Galuh Sahid

Notes on NL2Bash

— 06 Mar 2018

I’m SO excited about this paper. In the past few weeks I’ve been working with bash scripts a lot and I’ve never taken a particular liking on them until recently *cue Daft Punk’s Instant Crush playing on the background*. In the office we also have a long-running inside joke on voice commands and I can’t help but thinking about running bash scripts using voice commands! So here’s a short write-up that I’m writing as I go through the paper.

The paper is titled NL2Bash: A Corpus and Semantic Parser for Natural Language Interface to the Linux Operating System by Xi Victoria Lin, Chenglong Wang, Luke Zettlemoyer, and Michael D. Ernst. The paper delves into the domain of natural language (NL) control of the operating system. More specifically, it’s talking about how we can map natural language into Bash bash scripts. This way, we can perform tasks we usually perform using Bash scripts, such as file manipulation, by using natural language. Perhaps that means we can even use voice commands to automate many, many processes. :D

A picture of a table from the paper, which shows examples of natural language commands and the resulting Bash commands.
Examples of natural language commands and the resulting Bash commands.

Natural language is way, way less precise than a formal language, so the idea that natural language is going to replace writing codes entirely is… well, we’re still far from that, I guess. However, we can utilize natural language to automate repetitive tasks like file manipulation or scripting that is application-specific.

At this point of the paper I have some ideas on how the natural language commands could be like (if I can join two csv files by using voice command I’ll be a happy camper), but I’ll have to see if this paper and I are on the same page. The good news is, the paper also provides a new dataset called NL2Bash that consists of various commonly used commands and expert-written descriptions, so hopefully there will be many more works using this dataset to come! Now the next question is: where does this dataset come from? I find this interesting because depending on the sources, building a dataset can be the hardest part (and the most time-consuming part :-)) especially when it is the first dataset of its kind. Turns out it is scraped from Q&A forums, tutorials, tech blogs, and course materials. The expert-written descriptions themselves are obtained from Bash programmers. At the end, the dataset consists of 9000 English-command pairs and 100 unique Bash utilities.

Anyway, I’ve just learned that there also exist similar datasets on semantic parsing which focuses on a particular programming language such as regex, SQL, and even IFTTT scripts! OMG right. But! Shell commands pose their own challenges: irregular syntax, wide domain coverage (> 100 bash utilities), and a large percentage of unseen words.

Shell command crash course

Three basic components make up a shell command1:

Something else I’ve just learned is that right now there are > 250 Bash utilities. Third party developers develop a new one every now and then. However, for the paper:

Corpus construction

More details are on the paper, but I’m particulary interested in the data cleaning process because I’ve been dealing with a ton of dirty data in the past few days so I’m always looking for other possible solutions/creative ways to solve issues that I might find relevant. ;)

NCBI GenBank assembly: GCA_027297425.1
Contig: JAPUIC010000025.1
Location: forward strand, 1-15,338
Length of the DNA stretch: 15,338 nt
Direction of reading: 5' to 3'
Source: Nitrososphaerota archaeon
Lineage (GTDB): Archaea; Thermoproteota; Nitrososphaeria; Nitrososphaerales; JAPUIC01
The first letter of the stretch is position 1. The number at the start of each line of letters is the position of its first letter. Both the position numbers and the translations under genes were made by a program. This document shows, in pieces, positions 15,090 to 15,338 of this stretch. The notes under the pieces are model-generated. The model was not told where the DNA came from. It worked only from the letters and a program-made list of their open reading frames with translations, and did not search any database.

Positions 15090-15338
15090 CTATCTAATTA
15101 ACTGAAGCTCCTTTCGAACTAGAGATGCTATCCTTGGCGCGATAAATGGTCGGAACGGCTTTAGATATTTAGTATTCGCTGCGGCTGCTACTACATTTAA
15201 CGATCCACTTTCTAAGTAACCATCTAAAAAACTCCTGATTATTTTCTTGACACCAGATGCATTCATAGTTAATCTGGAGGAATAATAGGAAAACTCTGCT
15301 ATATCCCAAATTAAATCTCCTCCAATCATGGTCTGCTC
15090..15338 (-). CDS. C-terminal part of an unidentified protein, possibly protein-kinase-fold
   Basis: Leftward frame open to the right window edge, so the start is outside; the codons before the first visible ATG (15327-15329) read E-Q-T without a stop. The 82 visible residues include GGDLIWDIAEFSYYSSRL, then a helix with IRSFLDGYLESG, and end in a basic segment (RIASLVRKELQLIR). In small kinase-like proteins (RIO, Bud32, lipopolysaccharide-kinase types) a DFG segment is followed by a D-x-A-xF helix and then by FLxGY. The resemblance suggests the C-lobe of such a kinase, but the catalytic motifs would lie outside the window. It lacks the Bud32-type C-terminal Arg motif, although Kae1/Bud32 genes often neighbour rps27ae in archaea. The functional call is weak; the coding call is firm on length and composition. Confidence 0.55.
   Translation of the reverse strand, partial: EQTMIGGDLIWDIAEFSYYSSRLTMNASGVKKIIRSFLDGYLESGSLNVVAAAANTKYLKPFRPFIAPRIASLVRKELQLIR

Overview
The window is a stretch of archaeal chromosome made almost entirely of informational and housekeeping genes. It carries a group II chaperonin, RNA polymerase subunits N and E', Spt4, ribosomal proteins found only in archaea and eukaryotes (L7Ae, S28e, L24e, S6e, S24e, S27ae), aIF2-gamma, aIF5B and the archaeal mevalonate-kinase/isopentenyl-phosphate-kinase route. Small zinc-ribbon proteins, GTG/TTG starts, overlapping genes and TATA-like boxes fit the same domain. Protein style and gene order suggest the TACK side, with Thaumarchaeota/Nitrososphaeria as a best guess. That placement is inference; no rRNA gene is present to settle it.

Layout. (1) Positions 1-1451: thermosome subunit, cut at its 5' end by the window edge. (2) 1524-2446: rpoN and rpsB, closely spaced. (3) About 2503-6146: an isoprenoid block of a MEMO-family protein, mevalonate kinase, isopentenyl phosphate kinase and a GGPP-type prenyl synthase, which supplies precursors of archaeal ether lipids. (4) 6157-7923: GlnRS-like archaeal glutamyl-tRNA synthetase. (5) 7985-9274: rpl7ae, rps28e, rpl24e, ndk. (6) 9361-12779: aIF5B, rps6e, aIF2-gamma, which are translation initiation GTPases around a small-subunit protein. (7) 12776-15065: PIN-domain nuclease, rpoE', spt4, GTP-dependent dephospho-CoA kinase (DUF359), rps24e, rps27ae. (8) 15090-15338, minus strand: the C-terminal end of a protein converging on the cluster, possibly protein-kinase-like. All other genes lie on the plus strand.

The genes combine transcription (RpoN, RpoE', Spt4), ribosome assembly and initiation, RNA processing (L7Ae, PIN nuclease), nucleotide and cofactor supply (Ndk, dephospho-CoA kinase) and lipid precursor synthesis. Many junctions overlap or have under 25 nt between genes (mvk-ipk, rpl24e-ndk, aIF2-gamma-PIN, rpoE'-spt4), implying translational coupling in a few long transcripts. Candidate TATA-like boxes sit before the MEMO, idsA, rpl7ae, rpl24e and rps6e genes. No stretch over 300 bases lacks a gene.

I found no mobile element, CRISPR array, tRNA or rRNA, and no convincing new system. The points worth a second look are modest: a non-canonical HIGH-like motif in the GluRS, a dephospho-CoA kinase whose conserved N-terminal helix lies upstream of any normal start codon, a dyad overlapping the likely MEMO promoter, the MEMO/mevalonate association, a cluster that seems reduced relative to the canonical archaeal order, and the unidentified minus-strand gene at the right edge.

Corpus statistics

I’m leaving out some statistics but here are some that I find interesting:

Data split

Evaluation

We define a command template as a command with its arguments replaced by their semantic types. For example, the template of grep -l "TODO" *.java is grep -l [regex] [file].

Challenges

Example: to specify an ssh remote, the format needs to be [USER@]HOST:SRC

Baseline System Performance

The authors performed evaluation using two neural machine translation models, Seq2Seq, CopyNet, and Tellina as baselines for future work. Both Seq2Seq and CopyNet are evaluated at three levels of token granularities, which are token, character, and sub-token.

Tokens

To tokenize both the NL and Bash commands, the authors used regex based natural language tokenizer and Bash parser augmented from Bashlex) respectively.

Sub-tokens

Split every constant in both the natural language and Bash commands. Each sub-token is padded with SUB_START and SUB_END.

For example, the file path “/home/dir03/*.txt” is converted to the sub-token sequence: SUB_START, “/”, “home”, “/”, “dir”, “03”, “/”, “*”, “.”, “txt”, SUB_END.

Results

Error analysis

Overall possible solution: use separate RNNs for template translation and argument filling.

Takeaways

OK so this is definitely interesting and is something that is relatively new to me too so I had fun reading the paper! Although I still have to fill in sooo many gaps in my knowledge, especially in the NL-to-code problem area, I also learned a lot from the methodologies which I’m sure will be useful for me sooner or later (and not necessarily to solve an NL-to-code problem).

Now I’ll take a look at the dataset and see if there’s anything I can incorporate to my usual/frequent data manipulation steps!

  1. FYI, ExplainShell is a godsend when it comes to explaining shell commands. 

  2. I read this a while ago, it’s a super good read, and the future work is an interesting read as well! I always love reading Peter Norvig’s thought processes on solving problems. 

  3. You can never run away from this issue. 

  4. Further reading: http://www1.cs.columbia.edu/~sedwards/classes/2003/w4115f/ast.9up.pdf 

  5. Related work, also note to future self: http://victorialin.net/pubs/tellina_tr_2017.pdf